As in years past, fuel cell-powered vehicles are the technology of the future, according to a report published on Thursday by the U.S. National Academies.
Despite a great deal of technical progress, the study concludes that fuel cell vehicles will only make a significant dent in oil consumption and greenhouse gas emissions with decades of coordinated government policies and commitment from industry.
The primary barriers to adoption are high costs and the absence of an infrastructure to distribute hydrogen, the report said, which was commissioned by Congress and sponsored by the Department of Energy.
Fuel cell vehicles use hydrogen as a fuel and emit water vapor and heat. In a fuel cell, the hydrogen passes through a membrane to produce an electrical current to power the car.
In 2003, President Bush announced a $1.2 billion initiative to encourage development of hydrogen production technology and fuel cell vehicles.
Fuel and auto companies have invested in them as well by creating cars and setting up a handful of fuel stations.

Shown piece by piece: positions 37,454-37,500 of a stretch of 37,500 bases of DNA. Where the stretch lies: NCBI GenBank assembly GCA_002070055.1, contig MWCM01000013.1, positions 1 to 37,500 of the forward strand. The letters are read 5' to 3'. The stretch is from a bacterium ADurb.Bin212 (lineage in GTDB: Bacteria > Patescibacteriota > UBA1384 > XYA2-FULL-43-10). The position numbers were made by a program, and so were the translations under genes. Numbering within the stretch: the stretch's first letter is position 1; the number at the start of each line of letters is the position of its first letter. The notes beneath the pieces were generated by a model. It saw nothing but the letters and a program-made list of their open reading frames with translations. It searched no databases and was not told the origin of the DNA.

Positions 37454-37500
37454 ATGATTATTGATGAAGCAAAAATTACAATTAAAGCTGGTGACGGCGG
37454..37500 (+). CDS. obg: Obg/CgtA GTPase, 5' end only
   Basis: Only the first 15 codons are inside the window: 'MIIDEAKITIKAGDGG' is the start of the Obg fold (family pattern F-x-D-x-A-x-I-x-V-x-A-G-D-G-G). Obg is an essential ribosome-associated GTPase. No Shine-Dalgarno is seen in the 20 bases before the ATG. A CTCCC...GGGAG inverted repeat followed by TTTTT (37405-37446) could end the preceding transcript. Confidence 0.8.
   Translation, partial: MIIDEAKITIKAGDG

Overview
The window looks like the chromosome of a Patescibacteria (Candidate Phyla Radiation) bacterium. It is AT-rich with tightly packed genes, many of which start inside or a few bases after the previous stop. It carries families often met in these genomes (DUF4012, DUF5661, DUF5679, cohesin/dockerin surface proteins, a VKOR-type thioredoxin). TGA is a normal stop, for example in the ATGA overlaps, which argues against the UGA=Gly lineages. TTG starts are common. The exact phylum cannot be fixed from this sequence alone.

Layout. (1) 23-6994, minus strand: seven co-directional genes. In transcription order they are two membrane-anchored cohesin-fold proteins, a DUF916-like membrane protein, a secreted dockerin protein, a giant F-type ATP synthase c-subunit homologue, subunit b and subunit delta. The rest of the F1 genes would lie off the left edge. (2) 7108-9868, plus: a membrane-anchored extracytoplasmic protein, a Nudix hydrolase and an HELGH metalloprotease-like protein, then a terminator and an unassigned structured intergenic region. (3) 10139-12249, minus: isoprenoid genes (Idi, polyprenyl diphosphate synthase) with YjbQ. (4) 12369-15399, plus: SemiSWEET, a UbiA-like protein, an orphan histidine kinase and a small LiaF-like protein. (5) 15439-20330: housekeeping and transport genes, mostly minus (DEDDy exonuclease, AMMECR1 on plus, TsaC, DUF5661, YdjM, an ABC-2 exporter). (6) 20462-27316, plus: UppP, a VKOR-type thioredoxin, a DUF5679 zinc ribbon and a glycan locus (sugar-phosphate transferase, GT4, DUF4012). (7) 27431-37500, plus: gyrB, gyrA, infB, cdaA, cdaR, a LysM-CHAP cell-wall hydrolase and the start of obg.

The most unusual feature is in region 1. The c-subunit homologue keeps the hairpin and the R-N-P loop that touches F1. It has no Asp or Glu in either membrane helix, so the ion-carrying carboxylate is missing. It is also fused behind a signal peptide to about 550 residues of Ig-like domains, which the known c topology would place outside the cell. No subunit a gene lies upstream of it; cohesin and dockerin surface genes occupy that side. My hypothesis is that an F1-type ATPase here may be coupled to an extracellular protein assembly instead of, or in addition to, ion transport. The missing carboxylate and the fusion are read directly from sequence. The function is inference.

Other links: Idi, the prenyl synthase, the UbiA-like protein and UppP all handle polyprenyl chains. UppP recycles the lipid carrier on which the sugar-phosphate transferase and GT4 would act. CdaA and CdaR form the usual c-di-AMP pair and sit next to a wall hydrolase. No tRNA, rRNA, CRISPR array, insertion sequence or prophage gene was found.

The authors said that the best-case scenario would result in 2 million fuel cell vehicles by 2020. Adoption could increase rapidly thereafter if products were competitive on cost, the study found.
To move completely off oil and onto hydrogen fuel would require a hefty investment: $55 billion from government and $145 billion from industry between 2008 and 2023. "To put these numbers into perspective, the government subsidy for ethanol fuel could grow to $15 billion per year by 2020," according to the report summary.
How much hydrogen fuel cell vehicles reduce greenhouse gas emissions depends on how the hydrogen is made.
A Shell station in Los Angeles, for example, uses an electrolyzer that converts electricity made from renewable sources to hydrogen, but that approach doesn't scale to very high volumes, according to Shell.
The National Academies recommended a "portfolio approach" of pursuing different transportation technologies, including fuel cells, biofuels, and fuel efficiency.